A state senator says Nebraska must better supervise legal guardians and adds a recent state audit merely confirms what he already knew.
State Auditor Mike Foley released an audit of two programs run by the Department of Health and Human Services in which it was disclosed hundreds of thousands of dollars have been mishandled. A legal guardian in Scottsbluff, Judith Widener, has been charged with stealing from some of the 600 vulnerable Nebraskans whom she served.
State Senator Colby Coash of Lincoln has served with the judiciary branch on a panel studying the guardianship issue.
“Unfortunately, what the auditor found, particularly with the guardianship issues, was not a surprise to me and I was very disappointed to hear what he found, but it just lights more fire under me to try to continue to find solutions to this,” Coash tells Kevin Thomas, host of Drive Time Lincoln on Nebraska Radio Network affiliate KLIN.
The two programs audited in Nebraska, Assistance to the Aged, Blind, or Disabled and the State Disability Program, serve roughly 6,000 elderly, blind or disabled Nebraskans who can no longer manage their own affairs. The two programs handle nearly $15 million in state tax dollars annually.
Coash says Nebraska is the only state that has no structure to oversee legal guardians. He says other states use a variety of structures to hold legal guardians accountable for the services they provide.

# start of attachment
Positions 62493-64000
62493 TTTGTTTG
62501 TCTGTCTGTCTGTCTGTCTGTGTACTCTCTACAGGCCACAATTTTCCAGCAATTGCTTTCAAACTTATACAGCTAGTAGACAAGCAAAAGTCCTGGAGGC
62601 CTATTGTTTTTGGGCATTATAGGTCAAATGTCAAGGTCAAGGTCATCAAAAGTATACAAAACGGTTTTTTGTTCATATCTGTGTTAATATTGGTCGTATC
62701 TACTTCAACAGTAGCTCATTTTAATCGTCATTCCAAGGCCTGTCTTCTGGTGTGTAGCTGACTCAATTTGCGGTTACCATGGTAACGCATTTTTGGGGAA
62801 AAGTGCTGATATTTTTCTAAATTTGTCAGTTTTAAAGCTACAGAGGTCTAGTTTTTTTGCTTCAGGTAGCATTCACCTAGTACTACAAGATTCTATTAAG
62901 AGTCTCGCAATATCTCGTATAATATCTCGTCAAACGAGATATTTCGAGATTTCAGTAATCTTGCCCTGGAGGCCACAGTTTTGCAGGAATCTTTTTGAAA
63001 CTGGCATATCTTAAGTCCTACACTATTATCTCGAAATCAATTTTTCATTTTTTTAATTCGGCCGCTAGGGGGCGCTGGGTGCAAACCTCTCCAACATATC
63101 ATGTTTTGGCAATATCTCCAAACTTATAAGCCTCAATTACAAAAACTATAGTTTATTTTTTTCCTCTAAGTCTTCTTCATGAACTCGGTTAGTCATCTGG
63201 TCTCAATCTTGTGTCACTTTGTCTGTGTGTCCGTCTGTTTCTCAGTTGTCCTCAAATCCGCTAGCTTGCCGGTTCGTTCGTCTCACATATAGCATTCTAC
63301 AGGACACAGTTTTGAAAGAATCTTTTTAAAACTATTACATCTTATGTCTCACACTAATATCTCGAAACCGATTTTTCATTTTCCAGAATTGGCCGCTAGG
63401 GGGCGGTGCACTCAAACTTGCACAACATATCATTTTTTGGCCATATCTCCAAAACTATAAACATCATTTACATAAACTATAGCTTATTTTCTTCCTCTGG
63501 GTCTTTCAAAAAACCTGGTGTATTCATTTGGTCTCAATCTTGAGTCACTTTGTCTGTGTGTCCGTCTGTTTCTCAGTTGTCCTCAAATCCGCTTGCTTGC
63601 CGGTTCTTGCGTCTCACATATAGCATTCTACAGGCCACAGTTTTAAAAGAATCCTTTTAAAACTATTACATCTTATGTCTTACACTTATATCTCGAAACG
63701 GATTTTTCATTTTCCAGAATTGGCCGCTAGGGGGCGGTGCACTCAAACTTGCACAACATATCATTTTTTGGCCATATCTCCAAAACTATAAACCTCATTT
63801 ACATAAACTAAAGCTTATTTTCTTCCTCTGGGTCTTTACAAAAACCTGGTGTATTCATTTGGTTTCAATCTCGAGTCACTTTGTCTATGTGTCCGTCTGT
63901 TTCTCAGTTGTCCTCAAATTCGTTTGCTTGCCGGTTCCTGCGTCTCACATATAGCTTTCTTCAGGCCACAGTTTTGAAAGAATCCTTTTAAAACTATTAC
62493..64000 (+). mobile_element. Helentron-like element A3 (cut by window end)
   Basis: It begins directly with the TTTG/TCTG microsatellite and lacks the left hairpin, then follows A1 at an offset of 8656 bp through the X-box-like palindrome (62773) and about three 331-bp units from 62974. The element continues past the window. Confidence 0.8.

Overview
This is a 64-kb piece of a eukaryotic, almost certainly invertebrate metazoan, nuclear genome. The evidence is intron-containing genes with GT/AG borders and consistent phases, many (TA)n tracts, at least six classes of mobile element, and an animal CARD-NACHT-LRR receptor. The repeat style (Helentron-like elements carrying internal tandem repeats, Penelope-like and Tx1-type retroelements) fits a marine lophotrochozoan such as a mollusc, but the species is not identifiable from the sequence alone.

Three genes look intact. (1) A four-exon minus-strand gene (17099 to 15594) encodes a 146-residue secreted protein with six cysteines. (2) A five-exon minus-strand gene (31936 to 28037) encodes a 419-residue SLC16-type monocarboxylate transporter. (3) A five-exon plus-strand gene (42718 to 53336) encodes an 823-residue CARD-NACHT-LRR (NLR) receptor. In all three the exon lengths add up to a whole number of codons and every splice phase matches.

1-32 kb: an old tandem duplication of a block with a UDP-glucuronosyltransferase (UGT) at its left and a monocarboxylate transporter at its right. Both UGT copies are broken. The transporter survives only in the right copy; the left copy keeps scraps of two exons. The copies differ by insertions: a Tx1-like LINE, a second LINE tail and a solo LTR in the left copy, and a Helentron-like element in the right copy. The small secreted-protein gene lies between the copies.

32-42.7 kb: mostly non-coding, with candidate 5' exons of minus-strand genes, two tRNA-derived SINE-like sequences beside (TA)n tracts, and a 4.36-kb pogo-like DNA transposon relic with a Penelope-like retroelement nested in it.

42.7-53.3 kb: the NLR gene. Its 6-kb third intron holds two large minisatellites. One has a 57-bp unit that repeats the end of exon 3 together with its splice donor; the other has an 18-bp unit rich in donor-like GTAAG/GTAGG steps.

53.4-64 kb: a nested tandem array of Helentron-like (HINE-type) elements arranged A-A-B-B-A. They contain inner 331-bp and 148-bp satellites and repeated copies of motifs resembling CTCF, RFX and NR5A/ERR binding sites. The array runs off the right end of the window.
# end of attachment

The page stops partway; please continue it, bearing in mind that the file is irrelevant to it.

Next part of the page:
Coash doesn’t trust DHHS to provide the oversight.
“Here’s what I can tell you,” Coash says, “I don’t have much faith in putting anything of this magnitude under DHHS. They were part of the problem to begin with, with regards to this issue.”
Oversight is needed, according to Coash, to prevent legal guardians from stealing from the accounts they manage.
According to the auditor’s office, “Widener masked her alleged embezzlement through a complex array of credit cards and over 40 bank accounts containing more than $600,000.”
Widener, who is 70, has been formally charged with theft by taking, a felony. Widener ran Safe Haven Inc., a company claiming to be an online debt and credit counseling firm. The company handled accounts of persons appointed legal guardians to handle the financial affairs of the elderly or disabled.
The audit cited three incidents in which more than $100,000 was improperly appropriated, because eligibility was not ascertained.
AUDIO: Brent Martin reports [:55]